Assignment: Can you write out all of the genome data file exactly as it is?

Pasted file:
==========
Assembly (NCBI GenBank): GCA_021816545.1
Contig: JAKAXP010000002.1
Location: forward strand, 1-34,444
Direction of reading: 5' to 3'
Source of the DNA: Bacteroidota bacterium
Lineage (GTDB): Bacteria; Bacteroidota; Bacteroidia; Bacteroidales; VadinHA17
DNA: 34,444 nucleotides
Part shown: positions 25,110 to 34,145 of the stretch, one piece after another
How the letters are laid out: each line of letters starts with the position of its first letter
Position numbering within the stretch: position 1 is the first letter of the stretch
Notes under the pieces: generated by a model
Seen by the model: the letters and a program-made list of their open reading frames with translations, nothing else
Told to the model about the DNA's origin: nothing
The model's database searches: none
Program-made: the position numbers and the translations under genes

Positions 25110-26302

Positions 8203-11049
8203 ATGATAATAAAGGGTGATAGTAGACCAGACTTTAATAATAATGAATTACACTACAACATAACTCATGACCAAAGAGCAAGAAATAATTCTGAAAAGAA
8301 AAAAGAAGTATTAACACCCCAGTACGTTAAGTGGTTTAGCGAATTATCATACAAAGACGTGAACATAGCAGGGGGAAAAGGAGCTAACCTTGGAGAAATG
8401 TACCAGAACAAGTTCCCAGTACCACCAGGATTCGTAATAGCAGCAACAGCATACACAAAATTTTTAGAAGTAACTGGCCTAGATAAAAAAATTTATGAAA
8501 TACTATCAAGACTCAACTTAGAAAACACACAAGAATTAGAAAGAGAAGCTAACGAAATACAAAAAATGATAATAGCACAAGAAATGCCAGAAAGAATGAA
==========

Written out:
Assembly (NCBI GenBank): GCA_021816545.1
Contig: JAKAXP010000002.1
Location: forward strand, 1-34,444
Direction of reading: 5' to 3'
Source of the DNA: Bacteroidota bacterium
Lineage (GTDB): Bacteria; Bacteroidota; Bacteroidia; Bacteroidales; VadinHA17
DNA: 34,444 nucleotides
Part shown: positions 25,110 to 34,145 of the stretch, one piece after another
How the letters are laid out: each line of letters starts with the position of its first letter
Position numbering within the stretch: position 1 is the first letter of the stretch
Notes under the pieces: generated by a model
Seen by the model: the letters and a program-made list of their open reading frames with translations, nothing else
Told to the model about the DNA's origin: nothing
The model's database searches: none
Program-made: the position numbers and the translations under genes

Positions 25110-26302

Positions 8203-11049
8203 ATGATAATAAAGGGTGATAGTAGACCAGACTTTAATAATAATGAATTACACTACAACATAACTCATGACCAAAGAGCAAGAAATAATTCTGAAAAGAA
8301 AAAAGAAGTATTAACACCCCAGTACGTTAAGTGGTTTAGCGAATTATCATACAAAGACGTGAACATAGCAGGGGGAAAAGGAGCTAACCTTGGAGAAATG
8401 TACCAGAACAAGTTCCCAGTACCACCAGGATTCGTAATAGCAGCAACAGCATACACAAAATTTTTAGAAGTAACTGGCCTAGATAAAAAAATTTATGAAA
8501 TACTATCAAGACTCAACTTAGAAAACACACAAGAATTAGAAAGAGAAGCTAACGAAATACAAAAAATGATAATAGCACAAGAAATGCCAGAAAGAATGAA